A Podcast Exploring the Wit and Weirdness of Medieval Texts

Category: Episodes (Page 2 of 15)

MDT Ep. 80: Concerning Boccaccio’s Description of the Plague

Detail from a 15th-century French manuscript of the Decameron (Bibliothèque nationale de France, Département des manuscrits, Français 239, fol. 1r.)

We return at last for our first episode of 2020 in the midst of the covid-19 global pandemic. As such, our text for today is the famous description of the bubonic plague as it appeared in Florence in 1348 with which Boccaccio frames his tale collection, the Decameron.

Today’s Text

  • Boccaccio, Giovanni. Stories of Boccaccio (The Decameron). Translated by Léopold Flameng, G. Barrie, 1881. Google Books.


  • Keys, Thomas E. “The Plague in Literature.” Bulletin of the Medical Library Association, vol. 32, 1944, pp. 35–56. europepmc.org/backend/ptpmcrender.fcgi?accid=PMC194297&blobtype=pdf.
  • Kowalski, Todd J., and William A. Agger. “Art Supports New Plague Science.” Clinical Infectious Diseases, vol. 48, no. 1, Jan. 2009, pp. 137-138. JSTOR, www.jstor.org/stable/40309557.
  • Marafiotio, Martin. “Post-Decameron Plague Treatises and the Boccaccian Innovation of Narrative Prophylaxis.” Annali d’Italianistica, vol. 23, 2005, pp. 69-87. JSTOR, www.jstor.org/stable/24009628.
  • Martin, Paul M.V., and Estelle Martin-Granel. “2,500-Year Evolution of the Term Epidemic.” Emerging Infectious Diseases, vol. 12, no. 6, pp. 976-980, doi:10.3201/eid1206.051263.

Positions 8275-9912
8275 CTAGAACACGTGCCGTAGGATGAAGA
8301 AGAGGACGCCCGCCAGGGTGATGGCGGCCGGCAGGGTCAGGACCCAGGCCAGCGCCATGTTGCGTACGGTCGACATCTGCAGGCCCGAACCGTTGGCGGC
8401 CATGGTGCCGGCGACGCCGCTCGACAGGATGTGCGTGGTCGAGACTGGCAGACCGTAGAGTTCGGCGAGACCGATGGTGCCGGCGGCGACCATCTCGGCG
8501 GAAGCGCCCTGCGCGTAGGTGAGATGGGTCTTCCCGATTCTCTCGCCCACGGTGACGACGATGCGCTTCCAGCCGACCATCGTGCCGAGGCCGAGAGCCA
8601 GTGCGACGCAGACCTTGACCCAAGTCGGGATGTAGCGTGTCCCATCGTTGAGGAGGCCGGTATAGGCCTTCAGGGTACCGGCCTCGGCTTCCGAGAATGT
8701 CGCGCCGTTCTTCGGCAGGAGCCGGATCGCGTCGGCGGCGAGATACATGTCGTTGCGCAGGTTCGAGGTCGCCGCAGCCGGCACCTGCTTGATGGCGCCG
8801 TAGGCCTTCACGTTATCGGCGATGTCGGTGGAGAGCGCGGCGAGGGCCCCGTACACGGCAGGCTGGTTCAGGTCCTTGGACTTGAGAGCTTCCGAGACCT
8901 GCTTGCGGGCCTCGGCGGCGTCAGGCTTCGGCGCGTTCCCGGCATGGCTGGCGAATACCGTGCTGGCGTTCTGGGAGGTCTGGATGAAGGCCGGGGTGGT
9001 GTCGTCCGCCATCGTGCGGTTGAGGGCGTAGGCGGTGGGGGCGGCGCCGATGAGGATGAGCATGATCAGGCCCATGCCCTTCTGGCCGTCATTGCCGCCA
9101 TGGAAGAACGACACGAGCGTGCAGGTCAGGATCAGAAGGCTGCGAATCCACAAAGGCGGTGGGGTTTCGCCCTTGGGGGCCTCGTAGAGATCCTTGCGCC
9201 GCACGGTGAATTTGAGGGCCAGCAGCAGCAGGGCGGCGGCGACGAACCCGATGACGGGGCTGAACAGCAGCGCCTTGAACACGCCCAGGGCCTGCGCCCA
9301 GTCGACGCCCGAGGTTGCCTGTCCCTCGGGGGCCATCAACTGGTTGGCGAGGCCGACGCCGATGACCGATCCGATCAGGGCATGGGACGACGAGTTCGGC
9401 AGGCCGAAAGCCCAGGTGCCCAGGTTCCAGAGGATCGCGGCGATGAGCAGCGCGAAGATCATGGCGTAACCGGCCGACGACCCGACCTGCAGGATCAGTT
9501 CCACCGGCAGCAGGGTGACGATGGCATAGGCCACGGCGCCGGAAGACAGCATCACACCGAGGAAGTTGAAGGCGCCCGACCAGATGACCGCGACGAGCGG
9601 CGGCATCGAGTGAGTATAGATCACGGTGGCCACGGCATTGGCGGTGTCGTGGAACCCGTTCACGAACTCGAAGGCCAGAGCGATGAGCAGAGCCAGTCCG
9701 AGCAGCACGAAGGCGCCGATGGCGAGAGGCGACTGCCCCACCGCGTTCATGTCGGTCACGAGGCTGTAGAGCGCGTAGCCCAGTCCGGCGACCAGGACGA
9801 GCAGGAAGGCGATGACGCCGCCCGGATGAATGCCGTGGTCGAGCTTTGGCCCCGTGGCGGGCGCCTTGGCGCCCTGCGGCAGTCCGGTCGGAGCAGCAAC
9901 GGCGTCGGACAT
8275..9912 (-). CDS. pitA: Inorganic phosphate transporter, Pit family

• “Mortality Frequency Measures.” Centers for Disease Control, Principles of Epidemiology in Public Health Practice, 3rd ed., 12 May 2012, www.cdc.gov/csels/dsepd/ss1978/lesson3/section3.html.
  • “Plague.” Centers for Disease Control, 19 Nov. 2019, www.cdc.gov/plague/index.html.

Image Credit: Detail from a 15th-century French manuscript of the Decameron (Bibliothèque nationale de France, Département des manuscrits, Français 239, fol. 1r.)

MDT Ep. 79: Concerning Cursed Christmas Carolers and an Unlikely Bishop

Detail of dancers from Bodleian Library MS 264 f. 51v.

This Christmas Eve episode, we return to the Gesta Regum Anglorum of William of Malmesbury, to learn hear some legends of Saxony, including some overly boisterous Christmas revelers cursed to continue their revels for a whole year without rest.

Today’s Text:

  • William of Malmesbury. Chronicle of the Kings of England. Edited by J.A. Giles, translated by John Sharpe and J.A. Giles, George Bell & Sons, 1895. Google Books.


  • Hecker, J.F.C. The Epidemics of the Middle Ages. Translated by B.G. Babington, 3rd ed., Trübner & Co., 1859. Google Books.
  • McDougall, Sara. “Bastard Priests: Illegitimacy and Ordination in Medieval Europe.” Speculum, vol. 94, no. 1, Jan. 2019, pp. 138-172.
  • Thomas, Edith M. “The Christmas Dancers: A Legend of Saxony.” The Century, vol. 59, no. 2, Dec. 1899, pp. 165-173. Google Books.

Music Credit: “Venite, Benedicti” from World of Dante.

Image: detail from Bodleian Library MS 264 f. 51v.

MDT Ep. 78: Concerning the Character of William Rufus and Some Scandalous Shoes